7 that though the wicked sprout like grass
and all evildoers flourish,
they are doomed to destruction forever;
8 but you, O Lord, are on high forever.
9 For behold, your enemies, O Lord,
for behold, your enemies shall perish;
all evildoers shall be scattered.

10 But you have exalted my horn like that of the wild ox;
you have poured over me fresh oil.
11 My eyes have seen the downfall of my enemies;
my ears have heard the doom of my evil assailants.

12 The righteous flourish like the palm tree
and grow like a cedar in Lebanon.
13 They are planted in the house of the Lord;
they flourish in the courts of our God.
14 They still bear fruit in old age;
they are ever full of sap and green,
15 to declare that the Lord is upright;
he is my rock, and there is no unrighteousness in him.

Psalm Saturday: How is Your Prayer Life?

How is your prayer life? I’ve heard it said that you can learn a lot about a person by listening to them pray. Prayer warriors-people who live a life of prayerfulness-pray different than people who don’t pray regularly. Like any worthwhile endeavor, prayer takes practice. You don’t learn how to mountain climb by attempting to scale the Himalayas your first time out.

I had the good fortune of praying with friends like Mark Jones, Gordon McDonald, Barbara Jones, and Jeff Long. Each of these sweet souls had a passion for prayer and believed in the power that prayer has in our lives. I continue to be blessed by friends like Gerry Bagamano who show me what a heart of prayer looks like when it is nurtured and stewarded well. I am richer each time I go down to Union Gospel Mission Dallas and pray one-on-one with the men staying at the shelter.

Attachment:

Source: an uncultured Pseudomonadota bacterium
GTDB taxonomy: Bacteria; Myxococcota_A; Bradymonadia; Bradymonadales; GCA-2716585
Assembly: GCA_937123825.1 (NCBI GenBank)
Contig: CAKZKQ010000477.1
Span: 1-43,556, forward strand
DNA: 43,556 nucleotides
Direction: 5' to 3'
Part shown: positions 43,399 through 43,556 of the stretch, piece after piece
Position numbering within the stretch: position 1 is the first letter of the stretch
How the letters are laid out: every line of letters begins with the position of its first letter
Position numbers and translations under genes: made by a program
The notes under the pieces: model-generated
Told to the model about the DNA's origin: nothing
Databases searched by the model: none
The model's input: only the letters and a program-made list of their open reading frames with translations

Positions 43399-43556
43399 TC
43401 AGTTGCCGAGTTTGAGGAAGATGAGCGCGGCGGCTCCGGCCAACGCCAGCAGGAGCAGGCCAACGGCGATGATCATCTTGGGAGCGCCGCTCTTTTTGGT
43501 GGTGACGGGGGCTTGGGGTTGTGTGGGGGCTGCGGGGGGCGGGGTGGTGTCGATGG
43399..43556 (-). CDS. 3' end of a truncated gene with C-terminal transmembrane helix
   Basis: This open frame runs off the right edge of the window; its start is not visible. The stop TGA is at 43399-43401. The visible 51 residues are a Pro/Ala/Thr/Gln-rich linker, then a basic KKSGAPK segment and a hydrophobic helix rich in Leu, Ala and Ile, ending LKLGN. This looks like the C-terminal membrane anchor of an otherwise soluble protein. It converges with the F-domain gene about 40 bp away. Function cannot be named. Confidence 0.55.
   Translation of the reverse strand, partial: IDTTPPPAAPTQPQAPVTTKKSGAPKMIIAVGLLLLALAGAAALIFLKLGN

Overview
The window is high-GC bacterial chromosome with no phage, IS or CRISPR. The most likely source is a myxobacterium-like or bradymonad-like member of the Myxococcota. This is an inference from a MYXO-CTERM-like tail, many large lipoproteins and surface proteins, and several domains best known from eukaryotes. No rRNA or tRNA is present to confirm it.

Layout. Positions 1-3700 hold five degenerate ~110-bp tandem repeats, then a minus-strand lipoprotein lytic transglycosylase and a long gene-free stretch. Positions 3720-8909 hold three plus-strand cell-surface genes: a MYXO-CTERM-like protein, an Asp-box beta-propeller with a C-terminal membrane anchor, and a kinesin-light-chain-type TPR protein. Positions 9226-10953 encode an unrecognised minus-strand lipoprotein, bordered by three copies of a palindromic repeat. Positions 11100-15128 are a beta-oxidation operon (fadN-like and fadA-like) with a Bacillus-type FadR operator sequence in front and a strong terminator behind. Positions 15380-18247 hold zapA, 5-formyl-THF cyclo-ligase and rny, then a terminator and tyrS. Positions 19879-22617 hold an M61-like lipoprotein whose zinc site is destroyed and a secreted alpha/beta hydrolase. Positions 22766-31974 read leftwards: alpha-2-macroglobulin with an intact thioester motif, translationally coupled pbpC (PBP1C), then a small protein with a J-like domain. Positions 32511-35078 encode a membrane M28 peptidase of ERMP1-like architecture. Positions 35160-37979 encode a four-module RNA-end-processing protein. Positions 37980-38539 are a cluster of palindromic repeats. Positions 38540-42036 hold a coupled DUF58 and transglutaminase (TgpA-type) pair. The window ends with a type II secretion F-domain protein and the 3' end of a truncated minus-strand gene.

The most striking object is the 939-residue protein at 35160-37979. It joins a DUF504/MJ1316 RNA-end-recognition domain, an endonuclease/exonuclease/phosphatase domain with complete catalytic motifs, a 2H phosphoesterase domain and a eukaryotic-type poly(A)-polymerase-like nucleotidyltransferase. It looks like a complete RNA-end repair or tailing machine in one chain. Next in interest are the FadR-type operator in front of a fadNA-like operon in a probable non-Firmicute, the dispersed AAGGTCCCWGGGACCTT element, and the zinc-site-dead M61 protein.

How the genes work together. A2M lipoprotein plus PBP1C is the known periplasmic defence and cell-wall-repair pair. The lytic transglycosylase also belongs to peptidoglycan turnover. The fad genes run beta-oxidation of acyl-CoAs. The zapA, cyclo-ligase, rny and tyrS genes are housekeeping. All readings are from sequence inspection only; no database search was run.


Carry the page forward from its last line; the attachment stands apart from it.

A prayerful life can be cultivated through regular exercise of our prayer muscles.

Above all else, guard your heart, for everything you do flows from it.

Proverbs 4:23 (NIV)

Prayer is an open conduit to God. The Lord hears us when we lift our voice to Him. Prayer professes our dependence on God. This is something our rebellious hearts struggle with because we like to be independent and find it difficult to submit to a power greater than ourselves. As a friend of mine likes to say, “It takes us being tore up from the floor up,” to recognize our need to go to the Lord in prayer.

Genesis 4:26 marks the beginning of prayer, our ability to life our voices to our creator. It states clearly, “”To Seth also a son was born, and he called his name Enosh. At that time people began to call upon the name of the LORD.”  Genesis Chapter 4 reflects the outcome of sin. The world after Cain murders Abel oozes with envy, arrogance, rebellion, murder, punishment, separation from family, and separation from God. The descendants of Cain go their own way, moving further and further away from the Lord. Seth, Adam and Eve’s son, marks the beginning of a new line that expresses it’s dependence on God, even worshipping Him publicly.

Pray without Ceasing

God answers prayers.